As the title suggests I visited three distinct habitats on this day. Part 1 of this blog details my first stop, which was to Kent's finest reserve for bog plants, Hothfield Heathlands, near Ashford.
This area is managed by Kent Wildlife Trust and they are trying to reclaim the bogs from ever encroaching scrub. As such, there are often horses and cattle grazing on the reserve. I didn't see any today, but evidence of large animals trampling down the scrub was very apparent. While this may do some short term damage, it definitely opens up areas to other flowers for the near future. I don't think people realise that without management, virtually every habitat would be forest within 20 years with a virtually barren flora underneath!
Very obvious, and scattered all over the wetter areas were these flowering Cross-leaved Heath plants. They have pink (sometimes white) bell shaped flowers that look a bit like a bunch of grapes on a stiff stem. The key to separating them from similar plants (like Bell Heather and other Heaths) is to look carefully at the leaves. Always take a good photo of the leaves, it will make identifying it very easy once the books are out at home.
Due to bog habitats being very rare in Kent, many of the plants found here are on the Kent Rare Plants Register (RPR) and this was no exception.
This looks like cotton wool stuck on some grass and is a very rare sight in Kent, but very common in bogs in the West of the UK.
It's actually a Sedge called Cotton Grass and the cotton wool is its seed disperal mechanism. I've always missed the flowers.
Another RPR species
Just coming into flower were the most delightful of bog flowers, the Bog Asphodel, with its bright golden yellow flowers poking up 8" or so above the squelchy bog.
On a trip to Wales on 21st June these were in full flower, yet here they were only just starting to open. Most flowers tend to flower first in the warmer dry SE than other areas of the UK, but not bog plants!
It goes without saying - another RPR species!
I was then delighted to find my first ever Kent record of Lousewort. Another RPR species but another that is very common in the acid bogs of the west of the UK. I saw a huge amount of them in Mid Wales last month.
Oddly, this was the only one I found. Maybe there were more but not yet in flower. The leaves are tiny and from standing up height look like moss leaves - of which there were multitudes in the bog.
There were plenty of insect distractions, though photographing them was extremely difficult. When I stopped walking, my boots began to sink in the ooze. It was also a red hot suuny day with the temperature around 30 degrees. By now, sweat was pouring down my face and soaking my back. Lovely!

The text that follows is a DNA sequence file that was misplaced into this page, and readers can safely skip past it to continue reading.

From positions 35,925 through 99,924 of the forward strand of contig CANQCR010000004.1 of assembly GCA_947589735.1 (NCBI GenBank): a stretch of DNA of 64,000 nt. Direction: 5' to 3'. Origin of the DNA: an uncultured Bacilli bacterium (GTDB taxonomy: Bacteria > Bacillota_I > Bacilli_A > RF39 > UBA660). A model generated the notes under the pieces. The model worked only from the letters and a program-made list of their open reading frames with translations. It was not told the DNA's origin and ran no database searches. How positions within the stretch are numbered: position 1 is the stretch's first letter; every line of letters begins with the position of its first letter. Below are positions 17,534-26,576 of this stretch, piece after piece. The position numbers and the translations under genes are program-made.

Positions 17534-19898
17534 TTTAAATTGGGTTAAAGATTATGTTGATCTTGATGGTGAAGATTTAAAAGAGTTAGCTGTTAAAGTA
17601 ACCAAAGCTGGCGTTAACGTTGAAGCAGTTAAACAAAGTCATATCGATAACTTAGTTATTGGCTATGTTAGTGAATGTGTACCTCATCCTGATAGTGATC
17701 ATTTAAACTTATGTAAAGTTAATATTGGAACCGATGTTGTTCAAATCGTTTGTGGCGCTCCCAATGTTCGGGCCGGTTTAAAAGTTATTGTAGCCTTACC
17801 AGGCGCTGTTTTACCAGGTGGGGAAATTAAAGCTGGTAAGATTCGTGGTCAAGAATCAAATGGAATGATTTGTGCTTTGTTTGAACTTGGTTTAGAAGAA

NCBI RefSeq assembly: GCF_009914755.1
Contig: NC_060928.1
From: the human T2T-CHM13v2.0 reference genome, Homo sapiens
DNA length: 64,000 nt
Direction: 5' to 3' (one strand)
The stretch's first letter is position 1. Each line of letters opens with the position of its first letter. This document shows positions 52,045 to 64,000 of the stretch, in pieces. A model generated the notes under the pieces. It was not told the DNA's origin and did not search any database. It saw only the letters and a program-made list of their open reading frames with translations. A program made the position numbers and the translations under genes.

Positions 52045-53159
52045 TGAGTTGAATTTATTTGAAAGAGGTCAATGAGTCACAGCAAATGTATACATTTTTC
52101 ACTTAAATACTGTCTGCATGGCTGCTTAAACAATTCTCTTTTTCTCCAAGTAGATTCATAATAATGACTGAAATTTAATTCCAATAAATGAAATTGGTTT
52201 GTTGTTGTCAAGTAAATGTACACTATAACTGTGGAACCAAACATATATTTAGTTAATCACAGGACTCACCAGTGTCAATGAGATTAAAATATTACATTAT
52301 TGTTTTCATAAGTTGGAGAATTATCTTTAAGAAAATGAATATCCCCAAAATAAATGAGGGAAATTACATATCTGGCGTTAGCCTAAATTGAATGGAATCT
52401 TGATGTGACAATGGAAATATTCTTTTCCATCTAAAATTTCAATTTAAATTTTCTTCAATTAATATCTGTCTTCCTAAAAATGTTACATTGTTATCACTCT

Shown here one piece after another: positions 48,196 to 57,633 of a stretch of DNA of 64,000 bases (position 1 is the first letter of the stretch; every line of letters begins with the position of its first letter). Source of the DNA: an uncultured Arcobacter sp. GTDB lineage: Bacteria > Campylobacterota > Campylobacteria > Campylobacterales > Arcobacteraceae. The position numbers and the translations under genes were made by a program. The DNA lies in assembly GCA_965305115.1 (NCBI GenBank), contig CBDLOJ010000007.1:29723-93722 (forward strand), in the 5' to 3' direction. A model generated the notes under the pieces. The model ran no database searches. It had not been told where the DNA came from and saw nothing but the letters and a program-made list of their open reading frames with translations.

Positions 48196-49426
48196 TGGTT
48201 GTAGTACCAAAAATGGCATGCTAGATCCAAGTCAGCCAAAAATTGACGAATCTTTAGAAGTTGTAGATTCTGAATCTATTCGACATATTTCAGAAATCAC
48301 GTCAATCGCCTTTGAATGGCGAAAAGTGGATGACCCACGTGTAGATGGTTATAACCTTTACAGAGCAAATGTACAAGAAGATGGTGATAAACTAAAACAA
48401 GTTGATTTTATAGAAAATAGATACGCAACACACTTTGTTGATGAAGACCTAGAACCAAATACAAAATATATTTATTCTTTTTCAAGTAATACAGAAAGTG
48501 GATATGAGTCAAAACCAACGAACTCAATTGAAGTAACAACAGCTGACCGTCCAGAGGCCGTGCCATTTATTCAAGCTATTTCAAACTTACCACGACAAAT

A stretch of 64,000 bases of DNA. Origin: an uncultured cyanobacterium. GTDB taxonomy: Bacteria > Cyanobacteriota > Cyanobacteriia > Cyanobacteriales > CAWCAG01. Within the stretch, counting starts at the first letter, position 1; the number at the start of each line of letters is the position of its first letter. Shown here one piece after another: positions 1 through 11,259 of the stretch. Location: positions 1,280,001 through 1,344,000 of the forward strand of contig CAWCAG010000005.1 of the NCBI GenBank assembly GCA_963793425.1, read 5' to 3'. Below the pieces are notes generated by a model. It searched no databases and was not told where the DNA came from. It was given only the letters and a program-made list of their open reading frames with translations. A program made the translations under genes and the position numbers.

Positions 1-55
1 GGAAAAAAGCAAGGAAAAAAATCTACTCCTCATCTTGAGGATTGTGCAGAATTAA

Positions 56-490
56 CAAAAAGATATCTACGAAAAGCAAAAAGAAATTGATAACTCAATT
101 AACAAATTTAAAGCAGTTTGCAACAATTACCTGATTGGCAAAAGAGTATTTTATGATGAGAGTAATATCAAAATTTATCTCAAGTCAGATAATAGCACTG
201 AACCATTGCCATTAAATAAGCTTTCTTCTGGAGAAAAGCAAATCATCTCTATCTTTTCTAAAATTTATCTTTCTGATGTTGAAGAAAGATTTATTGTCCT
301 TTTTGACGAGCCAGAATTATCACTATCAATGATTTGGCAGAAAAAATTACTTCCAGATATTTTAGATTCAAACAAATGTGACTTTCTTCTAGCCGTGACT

This was a Small Skipper butterfly, one of many. There were also Red Admirals, Small and Great Whites, a Peacock and hundreds of crickets and grasshoppers. Tunnel spider webs were commonplace, an entymologists dream of a place.
Just take wellies and several litres of water if its hot!
In drier parts, Heather dominated the heathland. All of it was in bud and there will be an extremely fine display of colour by now if you visit such a place.
After a while looking, I eventually found a few spikes with open flowers, which are quite intricate really.
When you see Heather en masse, you miss the detail of the individual flower altogether.
Another RPR species due to the very few suitable habitats in the county.
Hothfield is known for its colony of Heath Spotted Orchids. Most had gone to seed, but there were still a few to see in their fully open glory.
They don't grow in the boggy areas, but do like damp conditions around the bog edges. They are the acid soil version of the Common Spotted Orchids to which they are superficially similar. However, the 2 species do grow together in some places and then they can hybridise with each other, causing identification mayhem at times!
Rather than describe the differences between the two species, I was fortunate to find a Common Spotted Orchid a few feet away from this one.
If you compare the two orchids you can easily see the key differences and saves me typing a hundred words trying to do so!
Where these two species grow together, hybrids are inevitable and sure enough I found one.
Dactylorhiza fuchsii x maculata D. x transiens
I think the specimen shows it can't be one or the other of the parent species.
The lower lip is unlike either parent, the "wings" or sepals at the side are almost horizontal as in Heath spotted and the patterns are a mix of both parents.
However, identifying hybrids can be very difficult as species like these have a large amount of natural variation in the parent species. Further, a hybrid can back cross with either parent and become even more confusing to identify. As such,, and without a DNA kit, I just have to make the best guess I can on what I can observe.
Back in the wet areas again and I spotted a few of these delightful Bog Pimpernels (RPR species).
They can't be mistaken for other Pimpernels and are very distinctive. The leaves are hairy and compact but upright and the purple or lilac veined petals are fantastical in miniature.
Here's the final flower I photographed in the bog habitat of Hothfield, the dainty Marsh St. John's Wort, which is the same family as the usual St John's Worts but looks totally different!
I guess at a biological level it fits into the family, but it doesn't seem very obvious to me.
This was the final RPR species of the day. I did spend an hour looking for Round-leaved Sundew, which I know are here, but I can never seem to find, though I did find one easily on a trip to Wales but they still elude me in Kent.
Here's the Round-leaved Sundew I found in Wales but couldn't find in Kent. Striking plants that eat insects that get stuck on the sticky dew like pads. A Midge eater - I like those! I was eaten alive at one point at Hothfield.
Keep a look out for Part 2 - the Shingle of Dungeness, coming soon!